How has the Israel national police perceived its role in counterterrorism and potential outcomes? A qualitative analysis of annual police reports

Research output: Chapter in Book/Report/Conference proceedingChapterpeer-review

Abstract

Since the terror attack of September 11, 2001, police forces in the democratic world have become significantly more aware of potential terrorist threats and increased their involvement in counterterrorism (Bayley and Weisburd 2009; International Association of Chiefs of Police 2005; National Research Council 2004). Counterterrorism was a relatively new role for local police agencies in countries such as the United States and not necessarily perceived as natural (IACP 2005; Weisburd, Jonathan, and Perry 2009), and thus, along with the rise in policing terrorism, police scholars and practitioners have begun to debate, speculate on, and investigate the effects that this unique responsibility may have on the performance of the police, their role in society, and their relationship with the public (e.g., Fishman 2005; Lyons 2002; Murray 2005; Thacher 2005; Weisburd, Feucht, Hakimi, Mock, and Perry 2009; Weisburd, Jonathan, and Perry 2009).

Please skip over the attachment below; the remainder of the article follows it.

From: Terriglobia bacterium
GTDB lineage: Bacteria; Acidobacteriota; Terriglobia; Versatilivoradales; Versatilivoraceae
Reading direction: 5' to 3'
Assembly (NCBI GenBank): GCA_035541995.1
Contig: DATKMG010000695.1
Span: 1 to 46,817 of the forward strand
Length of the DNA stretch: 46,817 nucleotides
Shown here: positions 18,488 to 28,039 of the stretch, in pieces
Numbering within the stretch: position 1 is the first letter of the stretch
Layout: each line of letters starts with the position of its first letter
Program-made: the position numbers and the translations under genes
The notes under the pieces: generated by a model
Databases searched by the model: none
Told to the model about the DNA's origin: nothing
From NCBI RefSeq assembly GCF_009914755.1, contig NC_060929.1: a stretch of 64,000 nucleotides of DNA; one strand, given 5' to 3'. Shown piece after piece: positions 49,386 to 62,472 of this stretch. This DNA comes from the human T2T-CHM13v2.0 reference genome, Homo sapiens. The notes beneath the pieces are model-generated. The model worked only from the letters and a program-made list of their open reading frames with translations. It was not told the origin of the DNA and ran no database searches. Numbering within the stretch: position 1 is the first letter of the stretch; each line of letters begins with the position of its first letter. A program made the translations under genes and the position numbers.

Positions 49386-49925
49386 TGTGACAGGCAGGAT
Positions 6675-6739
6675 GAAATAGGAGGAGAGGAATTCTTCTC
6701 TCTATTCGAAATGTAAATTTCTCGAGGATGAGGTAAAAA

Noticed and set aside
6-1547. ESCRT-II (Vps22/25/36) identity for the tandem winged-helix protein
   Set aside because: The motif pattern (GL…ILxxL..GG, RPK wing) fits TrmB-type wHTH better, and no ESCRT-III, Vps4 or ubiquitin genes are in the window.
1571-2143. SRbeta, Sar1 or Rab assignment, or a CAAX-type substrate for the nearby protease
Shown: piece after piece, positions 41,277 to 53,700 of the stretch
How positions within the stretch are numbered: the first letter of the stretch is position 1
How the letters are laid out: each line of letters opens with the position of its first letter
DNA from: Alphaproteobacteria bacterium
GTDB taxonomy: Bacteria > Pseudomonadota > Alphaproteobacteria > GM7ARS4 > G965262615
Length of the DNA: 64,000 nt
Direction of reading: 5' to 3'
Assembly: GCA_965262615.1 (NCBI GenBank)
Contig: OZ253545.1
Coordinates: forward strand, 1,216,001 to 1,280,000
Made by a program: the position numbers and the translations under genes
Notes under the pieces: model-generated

Original languageAmerican English
Title of host publicationPolicing in Israel
Subtitle of host publicationStudying Crime Control, Community, and Counterterrorism
PublisherTaylor and Francis
Pages221-236
Number of pages16
ISBN (Electronic)9781498722575
ISBN (Print)9781498722568
DOIs
StatePublished - 1 Jan 2015

Bibliographical note

Publisher Copyright:
© 2016 by Taylor & Francis Group, LLC.

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